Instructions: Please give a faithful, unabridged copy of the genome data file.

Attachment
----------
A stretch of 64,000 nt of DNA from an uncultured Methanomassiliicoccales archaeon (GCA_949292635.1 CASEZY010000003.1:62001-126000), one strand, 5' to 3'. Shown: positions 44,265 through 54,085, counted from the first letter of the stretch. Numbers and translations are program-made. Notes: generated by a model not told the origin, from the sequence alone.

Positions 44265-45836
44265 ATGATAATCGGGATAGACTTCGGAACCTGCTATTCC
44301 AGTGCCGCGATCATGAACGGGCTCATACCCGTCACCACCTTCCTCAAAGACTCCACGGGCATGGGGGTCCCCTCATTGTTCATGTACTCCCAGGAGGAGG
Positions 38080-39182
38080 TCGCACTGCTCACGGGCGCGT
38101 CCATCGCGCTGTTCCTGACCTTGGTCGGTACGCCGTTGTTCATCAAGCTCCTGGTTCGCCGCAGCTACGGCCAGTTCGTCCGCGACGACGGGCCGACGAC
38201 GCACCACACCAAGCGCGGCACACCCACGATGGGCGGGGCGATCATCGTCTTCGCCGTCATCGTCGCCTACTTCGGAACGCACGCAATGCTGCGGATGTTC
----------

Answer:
A stretch of 64,000 nt of DNA from an uncultured Methanomassiliicoccales archaeon (GCA_949292635.1 CASEZY010000003.1:62001-126000), one strand, 5' to 3'. Shown: positions 44,265 through 54,085, counted from the first letter of the stretch. Numbers and translations are program-made. Notes: generated by a model not told the origin, from the sequence alone.

Positions 44265-45836
44265 ATGATAATCGGGATAGACTTCGGAACCTGCTATTCC
44301 AGTGCCGCGATCATGAACGGGCTCATACCCGTCACCACCTTCCTCAAAGACTCCACGGGCATGGGGGTCCCCTCATTGTTCATGTACTCCCAGGAGGAGG
Positions 38080-39182
38080 TCGCACTGCTCACGGGCGCGT
38101 CCATCGCGCTGTTCCTGACCTTGGTCGGTACGCCGTTGTTCATCAAGCTCCTGGTTCGCCGCAGCTACGGCCAGTTCGTCCGCGACGACGGGCCGACGAC
38201 GCACCACACCAAGCGCGGCACACCCACGATGGGCGGGGCGATCATCGTCTTCGCCGTCATCGTCGCCTACTTCGGAACGCACGCAATGCTGCGGATGTTC